Talk to your children
For Younger Children
1. Share experiences. Share how important religion is to you and how it has positively affected your life. Talk about how it has changed your priorities and inspired you to improve yourself.
2. Be present. Be involved with their religious education and let your children ask questions about your religion. Help them understand where they are at, by listening to their concerns. Teach lessons with stories, which are powerful tools that invite a child’s imagination and creativity.
3. Be active. Regularly attend church and other activities. Being involved will increase your social support and others will help reinforce the values you are trying to teach your child.
4. Lead by example. Be an example by living your religion as best you can while practicing patience for yourself and your children.
For Older Children
1. Be active. Encourage regular attendance and involvement in church activities. Peers are an important part of their lives and friends who share their values will help them resist negative influences.
2. Recognize evolving critical thinking skills. Teens are now beginning to see that even parents are flawed. Adolescents also have ideals that can be unrealistic, putting them at risk for rejecting beliefs and values they once treasured. Take time to talk about issues they face and help them make connections with perspectives and consequences they have not thought about, something their developing brains still need help with.
3. Share your wisdom. Older teens and young adults will begin making choices for themselves and finding their identity. Continue to share the positive effects your religion has had on your life. Have the important conversations about their futures and what priorities and choices will help them find lasting happiness. They still need and want your help guiding them through these important decisions, even if they seem to resist it. They need both guidance and the ability to act for themselves.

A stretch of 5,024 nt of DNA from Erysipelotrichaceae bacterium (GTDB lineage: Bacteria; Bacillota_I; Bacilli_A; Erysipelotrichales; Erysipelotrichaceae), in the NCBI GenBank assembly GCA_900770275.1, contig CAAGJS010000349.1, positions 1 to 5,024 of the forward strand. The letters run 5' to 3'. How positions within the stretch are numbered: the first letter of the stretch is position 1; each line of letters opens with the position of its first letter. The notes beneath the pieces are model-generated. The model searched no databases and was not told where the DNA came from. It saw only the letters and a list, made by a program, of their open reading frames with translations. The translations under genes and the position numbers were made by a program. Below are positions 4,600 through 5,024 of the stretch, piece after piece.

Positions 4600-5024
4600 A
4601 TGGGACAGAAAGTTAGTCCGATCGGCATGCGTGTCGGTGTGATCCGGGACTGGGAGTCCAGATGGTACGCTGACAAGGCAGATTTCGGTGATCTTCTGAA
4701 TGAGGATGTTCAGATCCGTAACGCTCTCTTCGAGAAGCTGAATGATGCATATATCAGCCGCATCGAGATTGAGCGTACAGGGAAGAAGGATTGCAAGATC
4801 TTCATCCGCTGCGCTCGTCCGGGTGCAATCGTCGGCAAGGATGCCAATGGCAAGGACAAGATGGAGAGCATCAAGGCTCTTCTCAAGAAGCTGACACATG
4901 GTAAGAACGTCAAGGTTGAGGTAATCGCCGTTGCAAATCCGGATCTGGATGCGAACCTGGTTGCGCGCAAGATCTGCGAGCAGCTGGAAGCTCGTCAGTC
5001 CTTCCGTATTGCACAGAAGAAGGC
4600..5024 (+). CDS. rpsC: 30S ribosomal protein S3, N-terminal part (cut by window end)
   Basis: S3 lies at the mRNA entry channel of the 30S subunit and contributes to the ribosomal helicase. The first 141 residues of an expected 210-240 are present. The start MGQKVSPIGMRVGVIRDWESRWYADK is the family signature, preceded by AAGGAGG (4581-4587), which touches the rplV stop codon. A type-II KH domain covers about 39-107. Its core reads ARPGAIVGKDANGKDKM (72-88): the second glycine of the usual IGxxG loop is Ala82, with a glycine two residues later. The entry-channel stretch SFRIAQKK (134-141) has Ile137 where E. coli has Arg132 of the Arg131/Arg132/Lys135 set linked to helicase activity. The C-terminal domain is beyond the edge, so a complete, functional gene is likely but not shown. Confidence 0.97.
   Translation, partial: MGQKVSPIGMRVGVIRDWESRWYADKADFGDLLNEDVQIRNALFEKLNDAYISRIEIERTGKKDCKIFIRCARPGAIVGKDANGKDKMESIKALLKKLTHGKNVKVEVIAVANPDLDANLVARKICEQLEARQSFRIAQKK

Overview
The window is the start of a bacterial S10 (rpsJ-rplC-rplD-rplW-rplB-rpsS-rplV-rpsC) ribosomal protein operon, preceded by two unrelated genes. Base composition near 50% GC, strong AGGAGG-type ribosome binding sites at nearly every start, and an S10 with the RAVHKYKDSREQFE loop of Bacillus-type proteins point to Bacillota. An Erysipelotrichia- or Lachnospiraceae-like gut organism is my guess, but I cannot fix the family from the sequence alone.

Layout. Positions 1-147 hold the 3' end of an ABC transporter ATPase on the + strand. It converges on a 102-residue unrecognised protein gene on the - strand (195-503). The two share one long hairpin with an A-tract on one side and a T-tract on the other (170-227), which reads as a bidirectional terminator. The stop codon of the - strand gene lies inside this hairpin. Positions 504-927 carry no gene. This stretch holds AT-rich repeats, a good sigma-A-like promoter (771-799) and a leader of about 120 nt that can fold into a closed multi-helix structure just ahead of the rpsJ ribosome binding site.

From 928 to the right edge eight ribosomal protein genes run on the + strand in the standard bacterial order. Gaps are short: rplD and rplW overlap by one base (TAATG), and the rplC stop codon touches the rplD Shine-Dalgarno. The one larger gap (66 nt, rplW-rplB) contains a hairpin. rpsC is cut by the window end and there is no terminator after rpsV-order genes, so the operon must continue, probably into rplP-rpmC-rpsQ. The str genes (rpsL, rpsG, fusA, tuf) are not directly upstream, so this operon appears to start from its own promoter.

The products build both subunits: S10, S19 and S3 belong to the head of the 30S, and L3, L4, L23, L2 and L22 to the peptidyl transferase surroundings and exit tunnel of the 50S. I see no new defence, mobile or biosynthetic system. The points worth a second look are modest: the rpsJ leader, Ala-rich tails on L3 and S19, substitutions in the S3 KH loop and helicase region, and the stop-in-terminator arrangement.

4. Watch for negative influences. Be aware of the friends and influences in your child’s life that would mislead them and create doubt about the choice to be devout.
Talk to family members and friends
Use some of the questions from the discussion group to guide your conversation. Or, choose some additional questions from this list:
Impact on Community
Have you seen religion have an impact on your community? What have been the positive and negative aspects? (This will give you the opportunity to share some of the benefits you’ve learned.)
Religion and the Family
What impact does religion have on a family? Is this beneficial to the individuals in a family? (mother, father, children, etc.). What are the consequences of the absence of religion?
What values does your religion teach? How is this different from or similar to the larger community? Are there other ways to gain these values?
Religion and Youth
How do you encourage and teach youth to engage in religious practice? How does this affect their identity?
Religion: Useful or Not?
“Religion is less useful for our well-being when we live in a country where people have freedom, economic security, trust in their government, and a social safety net.” Do you agree or disagree with this statement? Why?
Advantages or Disadvantages of Religious Influence
Are there advantages of living in a community that is known to be heavily religious? Are there disadvantages of living in a community that is known to be heavily religious?